Ruck and Maul: Feuding clans nothing new for Harrison before Welsh play Scottish

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The Independent Online

It took an acting role alongside Kevin Costner in a new TV mini-series to do it, but London Welsh's regular fourth official, Nigel Harrison, will have to miss his club's first league meeting with London Scottish in 22 years next Saturday, while he is filming with the Hollywood star in Romania.

The Hatfields and McCoys is a movie about feuding clans in 19th-century West Virginia and Kentucky, and the 53-year-old Harrison – who normally spends his Saturdays keeping an eye on substitutions and the sin-bin – will be playing a Pinkerton's detective. The capital's Welsh and Scottish rugby clans are happy to have been reunited in The Championship, having not met in the league since a Division Three fixture on 11 November 1989.

Harrison has worked with Marlon Brando, Helen Mirren, Michael Caine, Michael Gambon, Catherine Zeta-Jones and even Cesc Fabregas, playing the then Arsenal footballer's agent in an advertisement – all the while fitting in his playing and now officiating.

"The Royal Shakespeare Company were about to open in Antony and Cleopatra," Harrison recalled, "when I played for Stratford RFC in the afternoon and broke my arm. I had to say I fell down the stairs in my flat but I don't think they believed me for a second. The plaster had to be disguised in Roman leather."

Is Varsity Match out of touch?

Oxford and Cambridge are going back to the future by appointing the former captains Joe Roff and Ross Blake as assistant referees for the Nomura Varsity Match next month.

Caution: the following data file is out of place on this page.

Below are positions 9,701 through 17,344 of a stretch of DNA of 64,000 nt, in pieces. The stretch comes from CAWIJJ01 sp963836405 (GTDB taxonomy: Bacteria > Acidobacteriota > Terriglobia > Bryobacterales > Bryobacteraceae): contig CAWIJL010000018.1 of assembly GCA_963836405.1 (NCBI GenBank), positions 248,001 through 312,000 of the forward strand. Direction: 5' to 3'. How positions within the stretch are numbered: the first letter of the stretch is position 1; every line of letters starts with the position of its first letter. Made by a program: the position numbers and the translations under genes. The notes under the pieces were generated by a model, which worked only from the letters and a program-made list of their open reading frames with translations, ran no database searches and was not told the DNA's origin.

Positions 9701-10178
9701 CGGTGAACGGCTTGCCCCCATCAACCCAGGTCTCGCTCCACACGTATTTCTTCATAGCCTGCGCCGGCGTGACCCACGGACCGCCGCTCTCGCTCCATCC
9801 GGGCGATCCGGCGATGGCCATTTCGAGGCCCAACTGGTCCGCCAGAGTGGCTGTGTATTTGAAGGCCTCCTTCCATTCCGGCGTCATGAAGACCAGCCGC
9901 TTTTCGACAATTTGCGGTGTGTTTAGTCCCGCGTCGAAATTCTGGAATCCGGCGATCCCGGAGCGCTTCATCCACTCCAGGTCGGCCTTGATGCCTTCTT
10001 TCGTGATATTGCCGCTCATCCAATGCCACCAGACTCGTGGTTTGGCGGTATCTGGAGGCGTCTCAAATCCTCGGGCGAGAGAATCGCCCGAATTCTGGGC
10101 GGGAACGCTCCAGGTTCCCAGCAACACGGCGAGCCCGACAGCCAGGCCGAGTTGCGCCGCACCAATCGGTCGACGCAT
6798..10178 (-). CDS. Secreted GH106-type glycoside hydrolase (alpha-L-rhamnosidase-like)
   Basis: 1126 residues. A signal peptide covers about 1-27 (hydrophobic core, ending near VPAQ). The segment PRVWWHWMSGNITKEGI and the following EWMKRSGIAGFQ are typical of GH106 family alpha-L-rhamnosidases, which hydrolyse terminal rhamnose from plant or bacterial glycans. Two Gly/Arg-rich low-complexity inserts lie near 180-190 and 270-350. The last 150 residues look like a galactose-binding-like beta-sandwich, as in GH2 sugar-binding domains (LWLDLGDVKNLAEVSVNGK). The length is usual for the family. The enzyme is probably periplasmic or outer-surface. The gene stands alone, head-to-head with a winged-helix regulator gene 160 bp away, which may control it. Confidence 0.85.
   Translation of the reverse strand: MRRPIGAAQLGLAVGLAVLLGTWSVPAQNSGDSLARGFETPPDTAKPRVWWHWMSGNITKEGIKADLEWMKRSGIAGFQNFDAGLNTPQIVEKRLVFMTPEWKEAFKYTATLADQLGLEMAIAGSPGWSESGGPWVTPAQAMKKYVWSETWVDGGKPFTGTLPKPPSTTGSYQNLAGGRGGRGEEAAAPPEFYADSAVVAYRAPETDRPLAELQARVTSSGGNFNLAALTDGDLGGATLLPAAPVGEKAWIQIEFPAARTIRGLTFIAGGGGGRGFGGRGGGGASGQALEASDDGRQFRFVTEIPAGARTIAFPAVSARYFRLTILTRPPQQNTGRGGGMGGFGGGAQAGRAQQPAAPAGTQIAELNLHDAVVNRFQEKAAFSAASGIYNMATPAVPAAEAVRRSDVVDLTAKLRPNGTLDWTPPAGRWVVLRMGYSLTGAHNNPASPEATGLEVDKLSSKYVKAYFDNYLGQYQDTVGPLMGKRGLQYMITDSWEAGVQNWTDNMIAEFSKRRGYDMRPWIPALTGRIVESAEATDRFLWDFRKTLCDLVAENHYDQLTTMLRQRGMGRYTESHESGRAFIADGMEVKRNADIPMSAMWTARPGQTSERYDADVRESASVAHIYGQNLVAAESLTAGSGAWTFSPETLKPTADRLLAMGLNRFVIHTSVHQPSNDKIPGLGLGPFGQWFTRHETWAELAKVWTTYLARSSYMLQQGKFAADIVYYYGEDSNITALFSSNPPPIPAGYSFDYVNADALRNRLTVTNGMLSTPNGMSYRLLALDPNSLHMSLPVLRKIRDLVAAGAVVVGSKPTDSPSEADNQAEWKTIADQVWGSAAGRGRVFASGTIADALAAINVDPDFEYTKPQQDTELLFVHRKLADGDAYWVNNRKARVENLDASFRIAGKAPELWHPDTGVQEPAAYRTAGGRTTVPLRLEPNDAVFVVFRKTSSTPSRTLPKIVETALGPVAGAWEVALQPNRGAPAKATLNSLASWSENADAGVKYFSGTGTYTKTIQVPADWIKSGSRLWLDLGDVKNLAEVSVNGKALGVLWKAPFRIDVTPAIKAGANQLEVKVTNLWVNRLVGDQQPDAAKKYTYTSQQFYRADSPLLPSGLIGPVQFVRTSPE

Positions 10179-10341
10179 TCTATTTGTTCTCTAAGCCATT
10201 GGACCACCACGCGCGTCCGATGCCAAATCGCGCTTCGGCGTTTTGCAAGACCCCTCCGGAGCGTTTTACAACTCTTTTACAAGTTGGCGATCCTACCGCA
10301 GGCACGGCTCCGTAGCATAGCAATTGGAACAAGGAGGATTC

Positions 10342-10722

For years the Twickenham touchlines were prowled by blazer-wearing touch judges, usually the previous year's captains. Eddie Butler, commentating for the BBC these days, did duty with the flag in 1979 and described his Cambridge Blue blazer as being of "peppermint phosphorescence".

Thus in more than plain view, the touch judges acquired a dubious reputation. One flag-holder allowed a Light Blue successor on the wing to run in a try when Oxford observed the fellow more or less trampling on the spectators in the front row of the stand.

The RFU introduced neutral touch judges in 1997 but the organisers are keen to inject interest back into the annual fixture, whose attendance has been hovering around the 30,000 mark.

Another tradition is this Wednesday's Major Stanley's XV fixture, though Oxford's RFU council member, Stephen Pearson, will miss it to help interview candidates for Twickenham's new chief executive. Cambridge's Ian Metcalfe is already a leading light on the RFU board of directors.

Manu's mouthguard of honour

The makers of mouthguards worn by brothers Alesana and Manu Tuilagi in the Rugby World Cup – at the cost of a £5,000 fine to each for displaying unauthorised brands – swore blind it was not ambush marketing. They have, however, signed the younger Tuilagi as an "ambassador" for the next four years.

Announcing the deal with Tuilagi – last seen at the World Cup leaping off a ferry and into Auckland harbour – the company Opro said they were "delighted to have Manu on board".

Three Welshmen high and dry

You may recall Sam Warburton in these pages before the World Cup revealing the workings of the Wales squad's "dry board". The point was never to be completely abstemious.

Having chipped £20 each into a kitty, players were allowed drinks at different times – a glass of wine with the wife or a set number of beers. But who won the £900 prize?

A WRU source whispered only that at least three players will be paid out before the Australia match on 3 December, based on an "honesty call". The "board" will start again in the new year when the squad train in Poland.